Robert F. Kennedy Jr. anti-vaccine posts test tech crackdown pledge
Coronavirus misinformation from longtime anti-vaccine activist Robert F. Kennedy Jr. is raising questions about why several tech giants have failed to block his accounts despite pledges to crack down on false COVID-19 claims.
Critics say the slow response by some of the country’s biggest social media platforms to block such a high-profile user is all the more concerning because it comes as the U.S. is about to transition to widespread distribution of coronavirus vaccines.
The inaction against Kennedy, experts say, risks even further danger in spreading false information due to his family name and elevated status as a public figure.
“The name makes a big difference, and it doesn’t get much bigger than the Kennedy name in the United States,” said Darrell West, a senior fellow at the Brookings Institution’s Center for Technology Innovation.
Kennedy, 67, is the son of the late senator and U.S. Attorney General Robert F. Kennedy and nephew of President Kennedy. He has more than 300,000 followers on Facebook and more than 216,000 on Twitter — two platforms where he has consistently spread unsubstantiated claims discrediting the efficacy of vaccines.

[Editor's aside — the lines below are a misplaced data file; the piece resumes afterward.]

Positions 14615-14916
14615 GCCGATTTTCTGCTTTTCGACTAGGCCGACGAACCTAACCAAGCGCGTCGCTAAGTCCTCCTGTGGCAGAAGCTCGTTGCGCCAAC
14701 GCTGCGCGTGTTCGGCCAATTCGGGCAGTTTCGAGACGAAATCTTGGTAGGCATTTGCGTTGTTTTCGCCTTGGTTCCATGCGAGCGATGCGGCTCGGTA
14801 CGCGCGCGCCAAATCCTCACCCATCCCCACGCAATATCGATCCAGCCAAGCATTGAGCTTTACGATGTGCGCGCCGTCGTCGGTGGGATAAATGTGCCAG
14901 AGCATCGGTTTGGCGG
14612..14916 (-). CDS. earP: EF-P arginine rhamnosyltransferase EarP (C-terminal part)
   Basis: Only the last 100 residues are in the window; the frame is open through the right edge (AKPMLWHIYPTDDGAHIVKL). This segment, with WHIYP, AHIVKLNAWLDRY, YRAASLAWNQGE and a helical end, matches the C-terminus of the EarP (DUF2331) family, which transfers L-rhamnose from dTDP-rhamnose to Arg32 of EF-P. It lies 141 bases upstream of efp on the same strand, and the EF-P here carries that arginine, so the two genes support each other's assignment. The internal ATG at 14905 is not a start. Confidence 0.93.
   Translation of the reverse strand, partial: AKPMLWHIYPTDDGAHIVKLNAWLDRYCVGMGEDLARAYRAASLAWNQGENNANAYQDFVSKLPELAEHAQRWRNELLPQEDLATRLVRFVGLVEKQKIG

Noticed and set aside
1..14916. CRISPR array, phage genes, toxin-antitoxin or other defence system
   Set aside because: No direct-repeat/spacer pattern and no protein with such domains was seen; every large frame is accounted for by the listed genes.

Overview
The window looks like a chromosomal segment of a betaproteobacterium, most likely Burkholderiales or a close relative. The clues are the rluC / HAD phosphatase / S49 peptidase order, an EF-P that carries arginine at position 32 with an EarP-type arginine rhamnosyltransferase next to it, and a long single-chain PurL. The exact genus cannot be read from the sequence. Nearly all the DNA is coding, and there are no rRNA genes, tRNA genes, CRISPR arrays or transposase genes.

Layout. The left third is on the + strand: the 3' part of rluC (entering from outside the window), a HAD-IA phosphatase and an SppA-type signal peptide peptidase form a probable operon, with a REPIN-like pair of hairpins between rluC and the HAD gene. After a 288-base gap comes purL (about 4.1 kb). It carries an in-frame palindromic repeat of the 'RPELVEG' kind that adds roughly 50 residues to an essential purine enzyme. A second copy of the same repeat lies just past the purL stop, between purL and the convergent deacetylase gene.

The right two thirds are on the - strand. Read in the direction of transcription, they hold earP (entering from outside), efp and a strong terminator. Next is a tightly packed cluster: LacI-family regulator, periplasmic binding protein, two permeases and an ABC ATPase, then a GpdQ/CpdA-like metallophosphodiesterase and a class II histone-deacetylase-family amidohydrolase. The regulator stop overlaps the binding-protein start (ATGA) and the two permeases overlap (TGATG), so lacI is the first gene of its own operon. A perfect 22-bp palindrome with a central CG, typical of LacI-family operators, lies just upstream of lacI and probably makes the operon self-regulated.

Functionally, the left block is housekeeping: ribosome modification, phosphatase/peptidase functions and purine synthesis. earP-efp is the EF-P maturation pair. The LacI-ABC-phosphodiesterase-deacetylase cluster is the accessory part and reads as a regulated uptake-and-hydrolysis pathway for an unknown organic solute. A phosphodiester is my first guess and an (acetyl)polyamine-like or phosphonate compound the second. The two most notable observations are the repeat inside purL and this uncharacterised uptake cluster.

He had around 800,000 followers on Instagram before his account was shut down on Wednesday.
Instagram said Kennedy was removed for “repeatedly sharing debunked claims about the coronavirus or vaccines,” but his account remains active on Instagram’s parent company, Facebook, where he continues to spread false vaccination claims.
A Facebook spokesperson declined to comment as to why the posts on his page don’t violate the platform’s policies.
On Monday, the social media giant announced it would expand its policy to remove posts that spread false information about “vaccines in general,” adding to the platform’s policy put in place in December to remove posts spreading misinformation specifically about the coronavirus vaccine.
Twitter also announced in December, shortly after Facebook, that it would remove posts spreading false information about the coronavirus vaccine, but has yet to expand the policy to apply more broadly to vaccines.
Based on the platforms’ policies, it’s unclear why Kennedy’s posts remain.
“Their actions clearly are too weak because there’s still too much false information on social media sites,” West said of Facebook and Twitter.
“They need to get much tougher. They should understand the national and international stakes are very high. This is misinformation that will have dramatic consequences for people’s health,” he added.